Reference Number: t18240114-203

410. JOHN FOSTER , was indicted for stealing, on the 25th of December , four coach cushions, value 8 s. , the goods of James Legg .

JAMES COLE . I am servant to James Legg . On the 25th of December I was driving his coach, which broke down in Earl-street ; I went home for assistance, and on returning, missed four cushions from it. I was absent four or five hours.

WILLIAM BIDGOOD . I was in a public-house in Earl-street, about ten o'clock, and saw the prisoner get in, and take the cushions out. I asked what he was going to do with them. He said the coachmaster sent him for them; he tried to get the glasses out, but could not. He took the cushions into the public-house. I asked who the coachmaster was; he said he was sent for them. I detained him; he knocked me down and tried to get from me, but I kept him.

Prisoner's Defence. I took them to the public-house, and asked if I might leave them there to take care of.

WILLIAM BIDGOOD . It is false.

HENRY REDFEARN . I am the publican. The prisoner brought the cushions in. Bidgood secured him.

JOHN PROCTOR . I am watch-house-keeper. Bidgood brought him to the watch-house. He said the driver sent him for them; the driver came, and said he had not; he then said some man in Oxford-street sent him.

Prisoner's Defence. I met a coachman in Compton-street, who said it was a shame that the coach should be knocked about, and I took the cushions out to leave at the public-house.

GUILTY . Aged 51.

Confined Six Months .

Reference Number: t18240114-204

411. SAMUEL SALTER was indicted for stealing, on the 6th of January , twenty yards of stuff, value 20 s. , the property of Matthew Rickerby .

MATTHEW RICKERBY . I am a linen-draper , and live in Pitfield-street, Hoxton . On the 6th of January, about five o'clock in the evening my boy alarmed me; I had set him to watch; he said a piece of stuff on a pile was moved; he called out again presently, and found it moved further, and immediately after he called out, Stop thief. I rushed out and saw the prisoner, who was running, throw it down. I secured him.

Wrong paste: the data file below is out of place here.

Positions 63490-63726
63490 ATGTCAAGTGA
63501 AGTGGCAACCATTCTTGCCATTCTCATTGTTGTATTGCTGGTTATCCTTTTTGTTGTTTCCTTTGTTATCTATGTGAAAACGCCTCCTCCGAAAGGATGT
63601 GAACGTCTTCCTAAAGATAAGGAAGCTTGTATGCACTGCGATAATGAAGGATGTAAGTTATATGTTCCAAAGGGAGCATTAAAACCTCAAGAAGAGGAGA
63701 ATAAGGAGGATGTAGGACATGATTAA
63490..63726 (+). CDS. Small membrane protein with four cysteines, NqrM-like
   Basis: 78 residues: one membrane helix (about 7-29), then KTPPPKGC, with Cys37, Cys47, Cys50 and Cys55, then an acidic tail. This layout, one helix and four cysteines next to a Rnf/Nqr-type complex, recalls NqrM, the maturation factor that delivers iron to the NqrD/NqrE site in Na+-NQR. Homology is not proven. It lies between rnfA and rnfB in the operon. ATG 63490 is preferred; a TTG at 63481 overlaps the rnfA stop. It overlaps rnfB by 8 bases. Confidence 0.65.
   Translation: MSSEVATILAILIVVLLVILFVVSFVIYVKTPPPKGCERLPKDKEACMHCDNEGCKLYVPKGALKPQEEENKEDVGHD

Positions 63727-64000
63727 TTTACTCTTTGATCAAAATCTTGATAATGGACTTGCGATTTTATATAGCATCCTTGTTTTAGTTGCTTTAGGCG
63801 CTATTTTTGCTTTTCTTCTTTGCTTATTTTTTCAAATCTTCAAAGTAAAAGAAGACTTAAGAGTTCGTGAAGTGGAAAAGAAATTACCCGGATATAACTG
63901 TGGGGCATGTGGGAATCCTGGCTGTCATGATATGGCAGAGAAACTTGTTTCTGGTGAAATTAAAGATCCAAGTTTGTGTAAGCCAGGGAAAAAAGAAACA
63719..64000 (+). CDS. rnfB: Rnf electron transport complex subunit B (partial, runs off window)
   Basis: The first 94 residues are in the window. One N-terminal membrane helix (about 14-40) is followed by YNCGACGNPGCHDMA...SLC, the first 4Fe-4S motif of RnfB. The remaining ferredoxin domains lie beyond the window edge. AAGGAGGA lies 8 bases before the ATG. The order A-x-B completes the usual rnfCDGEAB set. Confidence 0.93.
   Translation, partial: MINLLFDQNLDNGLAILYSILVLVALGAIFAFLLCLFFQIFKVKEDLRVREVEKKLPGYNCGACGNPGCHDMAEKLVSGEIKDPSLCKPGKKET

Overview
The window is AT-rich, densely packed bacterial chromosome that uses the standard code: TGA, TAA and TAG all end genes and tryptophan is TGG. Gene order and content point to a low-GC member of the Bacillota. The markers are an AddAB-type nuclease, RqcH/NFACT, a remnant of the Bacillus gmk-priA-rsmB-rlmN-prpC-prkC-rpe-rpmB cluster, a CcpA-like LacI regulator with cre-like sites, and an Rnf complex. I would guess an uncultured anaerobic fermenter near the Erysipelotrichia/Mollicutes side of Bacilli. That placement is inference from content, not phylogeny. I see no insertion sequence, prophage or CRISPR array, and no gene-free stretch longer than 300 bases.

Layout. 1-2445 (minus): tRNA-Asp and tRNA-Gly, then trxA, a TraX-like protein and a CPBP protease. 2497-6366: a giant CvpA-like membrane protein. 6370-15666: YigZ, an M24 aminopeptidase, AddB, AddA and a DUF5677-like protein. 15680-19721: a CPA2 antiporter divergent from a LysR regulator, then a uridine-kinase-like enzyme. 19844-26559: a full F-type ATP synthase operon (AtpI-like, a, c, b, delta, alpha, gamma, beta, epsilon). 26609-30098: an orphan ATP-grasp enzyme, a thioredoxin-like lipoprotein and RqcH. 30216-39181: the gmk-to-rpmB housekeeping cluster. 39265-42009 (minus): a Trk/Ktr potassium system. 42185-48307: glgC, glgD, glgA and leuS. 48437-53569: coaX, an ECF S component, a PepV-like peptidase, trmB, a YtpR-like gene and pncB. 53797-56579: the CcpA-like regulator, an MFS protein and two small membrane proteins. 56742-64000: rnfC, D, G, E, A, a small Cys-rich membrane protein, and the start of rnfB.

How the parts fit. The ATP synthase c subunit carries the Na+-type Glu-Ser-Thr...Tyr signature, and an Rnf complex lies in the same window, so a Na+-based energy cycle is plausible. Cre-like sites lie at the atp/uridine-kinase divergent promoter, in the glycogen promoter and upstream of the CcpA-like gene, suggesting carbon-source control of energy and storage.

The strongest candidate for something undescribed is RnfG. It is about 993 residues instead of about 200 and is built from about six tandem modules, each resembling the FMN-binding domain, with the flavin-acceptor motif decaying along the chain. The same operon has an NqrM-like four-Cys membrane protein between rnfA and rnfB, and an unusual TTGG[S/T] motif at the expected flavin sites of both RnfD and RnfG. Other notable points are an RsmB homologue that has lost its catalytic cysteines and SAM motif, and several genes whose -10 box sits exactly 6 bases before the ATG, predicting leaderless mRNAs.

MARK BASSET . I am in the prosecutor's service, and was watching the goods. I saw the stuff on the pile moved twice, which was taken quite off the third time, and run away with. I gave an alarm; my master ran out and followed the man. I picked it up.

GUILTY . Aged 21.

Transported for Seven Years .

Reference Number: t18240114-205

412. DANIEL LIVERMORE , and JOSEPH HARVEY were indicted for stealing, on the 11th of January , a handkerchief, value 2 s., the goods of Alfred Argles , from his person .

ALFRED ARGLES . I am apprentice to Messrs. Stevenson and Co. On the 11th of January, between ten and eleven o'clock in the morning, I was at Ball's-Pond . The prisoners had followed me from Islington, they pushed against me, I felt a pull at my coat-pocket - turned round, put my hand down, and the handkerchief was missing. I am sure they are the boys who pushed against me. They ran away as soon as I turned round.

GEORGE HEAP . On Sunday the 11th of January, I was on Newington-green, near the bridge; the prisoners ran by me together; I saw Harvey pass a handkerchief to Livermore, who threw it into a gravel-pit. I stopped them both two hundred yards off, and picked it up.

(Property produced and sworn to.)

The prisoners put in a written statement, acknowledging the offence, and expressing their contrition. They received a very good character.

LIVERMORE - GUILTY . Aged 17.

HARVEY - GUILTY . Aged 17.

Fined One Shilling and Discharged.

Reference Number: t18240114-206

418. GEORGE SEGAR , JOSEPH SEGAR , and HENRY ST. PIERS , were indicted, for stealing on the 15th of January a shawl, value 24 s. the good of Samuel William Cousins , privately in his shop .

SAMUEL WILLIAM COUSINS . I am a linen draper , and live in Norton Falgate . I knew all the prisoners by their frequently being at my shop. On the 5th of January the two Segars came, and St. Piers walked backward and forward: they bought some small articles, and after they left, I missed a silk shawl off the counter. They came again two days after, and bought some small things; I was at my desk; they did not see me; my shopman was serving them. One put his arm over the counter, and pulled a shawl over; then engaged the shopman's attention, while the other unbuttoned his waistcoat and put it in. I jumped out and caught them both outside the door, unbuttoned Joseph's dress, and found it; St Piers ran away.